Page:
So in my research of a long held dream to potentially open my own law firm one day I stumbled across an article I thought others might find interesting. Although I question actually starting a law firm on a credit card and find the $100,000 starting year money questionable it leaves room for discussion.
Read the article here.
I’ve been purchasing my casebooks for next semester and all I can say is the educational model for higher education is absurdly skewered in the wrong direction. I went to purchase my “new” Trusts and Estates casebook. The newest edition came out this past summer and of course that’s the one that’s being assigned. It’s less than 30 pages different than the previous one and at over 1,000 pages that’s far from even remotely substantial.
Just look at this.
Well, I’ve survived the work portion of 1L, now I just have to hope I survive the grades of 1L (it takes about a month to get grades). It was certainly a journey but looking back on it I’m incredibly glad I did it. Yes, it was incredibly hard at some points. Yes, it was incredibly stressful at some points. Yes, it was one of the harder things I’ve done. Yet, I feel like I’ve grown a ton. Not only do I feel like I’ve gone through a process that let me grew, but I feel like I know more about myself now. I know where I can excel and where I really had to dig in and shore up my drive.
As for lessons that I wish I had known.
Work smarter, not harder.
By this I mean really sit down and try to figure out how you learn best. When I got to law school I really tried to change my studying habits. I knew I needed to ramp them up, that’s all anyone talks about once you get to law school. What a lot of people don’t tell you though is that you shouldn’t change how you study, just kick it up to a post-grad level. I won’t know for sure how well this worked until I get grades back in about 3-4 weeks but I can attest to the fact that fall semester was a chaotic mess of trying to go through all the material and figure out the best way to retain it all. This past spring semester I really sat down with a clear head and tried to ensure that the means achieved the right ends. I think it worked out well, we’ll see and I’ll write more on it later.
Secondly, don’t stress.
The fall semester everyone is trying to one-up another and stressing over “doing well”. You’ve just got to relax and breath. Law school grades have nothing to do with how well you do. They’re strictly on a curve. It’s all about how well everyone does. You don’t have to beat your professor in an analytical analysis. You have to analysis the specific material on the exam better than the other people in the room with you. That’s it. It’s not how much do you know. It’s how well can you speak to what the question asks and can you do that in a more clear manner than the other people taking the exam.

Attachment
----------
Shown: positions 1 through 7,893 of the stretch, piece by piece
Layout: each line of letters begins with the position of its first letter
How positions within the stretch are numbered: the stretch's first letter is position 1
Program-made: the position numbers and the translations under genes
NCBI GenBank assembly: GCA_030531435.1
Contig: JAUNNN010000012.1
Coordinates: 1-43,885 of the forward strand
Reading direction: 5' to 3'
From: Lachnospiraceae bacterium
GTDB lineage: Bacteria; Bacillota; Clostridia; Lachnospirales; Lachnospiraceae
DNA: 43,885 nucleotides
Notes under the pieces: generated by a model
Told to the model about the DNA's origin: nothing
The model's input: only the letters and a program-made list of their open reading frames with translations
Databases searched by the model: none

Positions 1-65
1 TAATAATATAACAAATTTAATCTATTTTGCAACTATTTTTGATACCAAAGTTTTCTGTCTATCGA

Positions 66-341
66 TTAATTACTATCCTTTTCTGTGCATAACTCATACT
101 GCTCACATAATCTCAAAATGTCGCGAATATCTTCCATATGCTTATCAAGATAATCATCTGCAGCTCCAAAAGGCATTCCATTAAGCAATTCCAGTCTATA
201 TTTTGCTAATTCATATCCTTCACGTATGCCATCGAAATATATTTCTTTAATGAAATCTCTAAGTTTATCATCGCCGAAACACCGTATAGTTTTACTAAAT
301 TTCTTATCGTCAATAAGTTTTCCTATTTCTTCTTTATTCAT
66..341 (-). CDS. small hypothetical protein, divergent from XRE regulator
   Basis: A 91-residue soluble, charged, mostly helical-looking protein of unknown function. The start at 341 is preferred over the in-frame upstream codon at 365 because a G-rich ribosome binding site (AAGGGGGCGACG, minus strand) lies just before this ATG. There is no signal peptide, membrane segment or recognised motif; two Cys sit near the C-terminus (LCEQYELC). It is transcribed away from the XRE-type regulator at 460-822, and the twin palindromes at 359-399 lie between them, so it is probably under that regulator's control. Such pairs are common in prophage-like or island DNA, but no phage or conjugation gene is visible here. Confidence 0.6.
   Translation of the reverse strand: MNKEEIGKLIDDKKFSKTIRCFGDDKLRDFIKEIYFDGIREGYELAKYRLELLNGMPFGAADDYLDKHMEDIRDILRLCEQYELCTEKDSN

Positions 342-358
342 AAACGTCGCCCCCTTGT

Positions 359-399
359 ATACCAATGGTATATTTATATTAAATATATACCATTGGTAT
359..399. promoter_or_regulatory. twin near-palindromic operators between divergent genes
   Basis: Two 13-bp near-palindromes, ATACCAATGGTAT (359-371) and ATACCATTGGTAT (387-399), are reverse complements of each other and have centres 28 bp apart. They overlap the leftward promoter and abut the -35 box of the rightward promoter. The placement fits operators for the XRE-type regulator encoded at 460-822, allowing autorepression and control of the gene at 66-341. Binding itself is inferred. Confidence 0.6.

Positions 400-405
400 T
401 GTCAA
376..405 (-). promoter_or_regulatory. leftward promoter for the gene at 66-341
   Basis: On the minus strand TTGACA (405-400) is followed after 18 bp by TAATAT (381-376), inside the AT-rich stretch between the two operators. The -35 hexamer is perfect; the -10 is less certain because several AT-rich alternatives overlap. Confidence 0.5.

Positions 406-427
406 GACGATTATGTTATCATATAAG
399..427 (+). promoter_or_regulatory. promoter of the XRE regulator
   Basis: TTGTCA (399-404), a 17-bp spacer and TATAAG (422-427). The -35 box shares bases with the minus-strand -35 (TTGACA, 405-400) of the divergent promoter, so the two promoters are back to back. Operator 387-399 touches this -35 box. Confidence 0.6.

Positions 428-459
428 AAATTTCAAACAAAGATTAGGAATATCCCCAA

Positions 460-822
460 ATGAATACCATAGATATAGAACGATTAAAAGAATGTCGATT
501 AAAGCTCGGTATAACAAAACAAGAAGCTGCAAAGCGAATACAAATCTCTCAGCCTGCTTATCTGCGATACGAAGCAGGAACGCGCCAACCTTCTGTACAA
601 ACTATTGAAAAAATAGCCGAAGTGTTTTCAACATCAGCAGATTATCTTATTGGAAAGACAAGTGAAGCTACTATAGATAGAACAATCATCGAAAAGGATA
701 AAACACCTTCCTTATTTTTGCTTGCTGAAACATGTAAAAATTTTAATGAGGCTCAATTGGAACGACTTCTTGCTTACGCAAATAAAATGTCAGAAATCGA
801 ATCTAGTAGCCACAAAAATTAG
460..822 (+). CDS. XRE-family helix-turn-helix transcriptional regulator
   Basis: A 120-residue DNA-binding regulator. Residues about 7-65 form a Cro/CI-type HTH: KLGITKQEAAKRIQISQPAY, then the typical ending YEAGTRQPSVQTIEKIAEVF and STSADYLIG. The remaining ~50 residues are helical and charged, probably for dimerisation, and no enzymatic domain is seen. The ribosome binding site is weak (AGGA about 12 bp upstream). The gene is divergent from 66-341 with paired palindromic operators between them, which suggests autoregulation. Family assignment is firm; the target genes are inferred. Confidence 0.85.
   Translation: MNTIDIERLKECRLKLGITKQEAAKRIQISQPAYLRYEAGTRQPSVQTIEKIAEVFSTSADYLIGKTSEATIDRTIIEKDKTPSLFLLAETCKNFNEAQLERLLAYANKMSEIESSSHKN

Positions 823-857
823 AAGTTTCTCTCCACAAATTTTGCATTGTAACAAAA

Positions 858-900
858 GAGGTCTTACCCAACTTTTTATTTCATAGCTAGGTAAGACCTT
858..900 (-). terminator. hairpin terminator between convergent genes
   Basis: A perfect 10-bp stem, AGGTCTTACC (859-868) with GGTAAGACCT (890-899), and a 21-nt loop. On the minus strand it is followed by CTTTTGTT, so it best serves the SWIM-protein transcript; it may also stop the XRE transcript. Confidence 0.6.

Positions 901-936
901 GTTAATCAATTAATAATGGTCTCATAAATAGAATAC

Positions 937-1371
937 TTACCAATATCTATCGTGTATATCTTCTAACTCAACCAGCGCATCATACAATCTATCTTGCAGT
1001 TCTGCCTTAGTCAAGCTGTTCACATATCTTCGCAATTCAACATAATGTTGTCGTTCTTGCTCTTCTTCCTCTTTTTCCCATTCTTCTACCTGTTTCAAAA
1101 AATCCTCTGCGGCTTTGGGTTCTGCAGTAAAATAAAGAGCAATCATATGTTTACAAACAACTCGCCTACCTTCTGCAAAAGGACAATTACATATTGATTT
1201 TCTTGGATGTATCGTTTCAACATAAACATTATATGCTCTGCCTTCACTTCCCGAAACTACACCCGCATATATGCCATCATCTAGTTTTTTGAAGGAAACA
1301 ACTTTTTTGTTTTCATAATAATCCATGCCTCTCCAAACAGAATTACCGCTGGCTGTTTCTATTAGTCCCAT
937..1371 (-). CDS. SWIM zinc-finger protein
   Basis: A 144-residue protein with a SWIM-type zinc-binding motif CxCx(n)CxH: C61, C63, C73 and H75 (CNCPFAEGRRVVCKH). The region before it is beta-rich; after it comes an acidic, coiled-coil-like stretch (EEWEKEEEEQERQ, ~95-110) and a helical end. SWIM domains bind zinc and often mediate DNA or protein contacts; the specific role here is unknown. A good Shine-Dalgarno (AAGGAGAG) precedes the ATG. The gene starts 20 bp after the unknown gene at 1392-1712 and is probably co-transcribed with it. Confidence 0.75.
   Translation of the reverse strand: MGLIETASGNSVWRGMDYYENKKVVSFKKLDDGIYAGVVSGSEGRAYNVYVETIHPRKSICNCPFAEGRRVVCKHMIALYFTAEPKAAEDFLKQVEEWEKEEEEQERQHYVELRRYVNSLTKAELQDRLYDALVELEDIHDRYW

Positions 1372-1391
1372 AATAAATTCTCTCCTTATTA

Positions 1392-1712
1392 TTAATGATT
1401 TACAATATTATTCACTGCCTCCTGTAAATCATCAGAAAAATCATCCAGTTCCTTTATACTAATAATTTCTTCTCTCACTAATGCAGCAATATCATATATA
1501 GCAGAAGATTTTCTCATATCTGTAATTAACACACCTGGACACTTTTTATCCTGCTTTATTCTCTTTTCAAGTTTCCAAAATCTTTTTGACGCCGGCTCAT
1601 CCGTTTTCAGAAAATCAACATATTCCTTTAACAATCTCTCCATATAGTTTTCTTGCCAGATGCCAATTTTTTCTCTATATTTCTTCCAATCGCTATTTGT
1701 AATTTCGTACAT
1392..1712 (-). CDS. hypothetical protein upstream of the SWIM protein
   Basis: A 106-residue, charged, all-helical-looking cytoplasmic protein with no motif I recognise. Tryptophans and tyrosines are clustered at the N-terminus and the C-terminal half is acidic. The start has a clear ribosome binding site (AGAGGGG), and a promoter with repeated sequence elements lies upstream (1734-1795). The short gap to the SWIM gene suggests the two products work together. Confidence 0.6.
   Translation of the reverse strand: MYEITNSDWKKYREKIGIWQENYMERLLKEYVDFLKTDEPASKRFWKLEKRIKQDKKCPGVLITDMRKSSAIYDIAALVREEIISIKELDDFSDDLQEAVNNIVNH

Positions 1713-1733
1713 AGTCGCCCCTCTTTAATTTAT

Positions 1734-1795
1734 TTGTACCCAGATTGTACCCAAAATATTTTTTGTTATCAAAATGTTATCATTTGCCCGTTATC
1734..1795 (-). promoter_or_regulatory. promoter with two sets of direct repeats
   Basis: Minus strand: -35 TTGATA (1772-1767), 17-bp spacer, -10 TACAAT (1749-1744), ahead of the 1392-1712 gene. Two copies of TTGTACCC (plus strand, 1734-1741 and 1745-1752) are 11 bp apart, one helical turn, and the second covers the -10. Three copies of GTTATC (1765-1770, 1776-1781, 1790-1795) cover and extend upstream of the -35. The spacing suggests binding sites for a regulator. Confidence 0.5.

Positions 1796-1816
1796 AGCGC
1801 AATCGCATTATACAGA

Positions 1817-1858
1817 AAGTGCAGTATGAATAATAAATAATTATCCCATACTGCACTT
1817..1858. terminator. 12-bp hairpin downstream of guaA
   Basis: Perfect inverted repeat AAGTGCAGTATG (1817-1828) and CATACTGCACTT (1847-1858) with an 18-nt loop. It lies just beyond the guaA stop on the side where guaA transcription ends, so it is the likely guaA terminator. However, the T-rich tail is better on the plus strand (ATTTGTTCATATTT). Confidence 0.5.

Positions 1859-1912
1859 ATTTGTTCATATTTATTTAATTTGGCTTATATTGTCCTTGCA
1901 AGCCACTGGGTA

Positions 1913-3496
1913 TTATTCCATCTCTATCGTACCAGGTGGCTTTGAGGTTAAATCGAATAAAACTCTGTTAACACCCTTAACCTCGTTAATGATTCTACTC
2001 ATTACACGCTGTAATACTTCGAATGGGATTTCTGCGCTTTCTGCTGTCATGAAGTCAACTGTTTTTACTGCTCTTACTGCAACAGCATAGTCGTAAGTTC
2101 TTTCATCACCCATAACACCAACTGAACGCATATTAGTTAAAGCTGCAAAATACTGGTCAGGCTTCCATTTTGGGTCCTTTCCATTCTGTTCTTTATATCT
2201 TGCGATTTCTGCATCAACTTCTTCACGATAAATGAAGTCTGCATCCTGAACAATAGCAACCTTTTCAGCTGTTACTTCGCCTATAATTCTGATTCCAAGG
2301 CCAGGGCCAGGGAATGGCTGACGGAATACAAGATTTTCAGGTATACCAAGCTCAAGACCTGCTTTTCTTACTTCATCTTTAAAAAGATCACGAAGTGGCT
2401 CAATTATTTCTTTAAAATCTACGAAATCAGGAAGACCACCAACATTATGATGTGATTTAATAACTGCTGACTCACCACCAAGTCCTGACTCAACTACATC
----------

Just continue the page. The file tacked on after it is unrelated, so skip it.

I’ll have more once I know if my revised ideas worked. Suffice to say, if you’re questioning whether you should go to law school I’ll be one of the few to say do it. True, you probably won’t get rich but if you’re in it for the money go get a job on Wall Street. If you legitimately want to be a lawyer and if you want an intellectual challenge then law school will do that for you.
So the summer is almost here and that means a handful of things. Dreaded finals are quickly approaching for everyone and people have been on the frantic search for summer legal positions. Luckily I started my summer job search way back in February and received an offer by March. Keep in mind I’m not working for a Biglaw firm this summer but any legal job is better than a non-legal job.
If you haven’t landed anything yourself yet I highly encourage everyone to look into some of the more public interest or governmental agency type of work. It’s not a big New York City corporate litigation style firm but it’ll offer practical work experience and it’ll give you something to talk about at your on-campus interview next year when the pressure’s really on to land something that pays well.
There are a ton of grant opportunities as well as Federal Work Study that students who work in the non-profit legal sector are eligible for. You won’t become rich but it’ll keep you going through the summer and like I said before, it’s all really about getting work experience. Who knows, maybe you’ll even find you really love a legal field you didn’t even consider before.
Well, the new U.S. News and World Report rankings have been released. I urge everyone to not buy into them too much. They rarely include anything about a law school that you’ll actually care about on a day-to-day basis while there.
Here they are.
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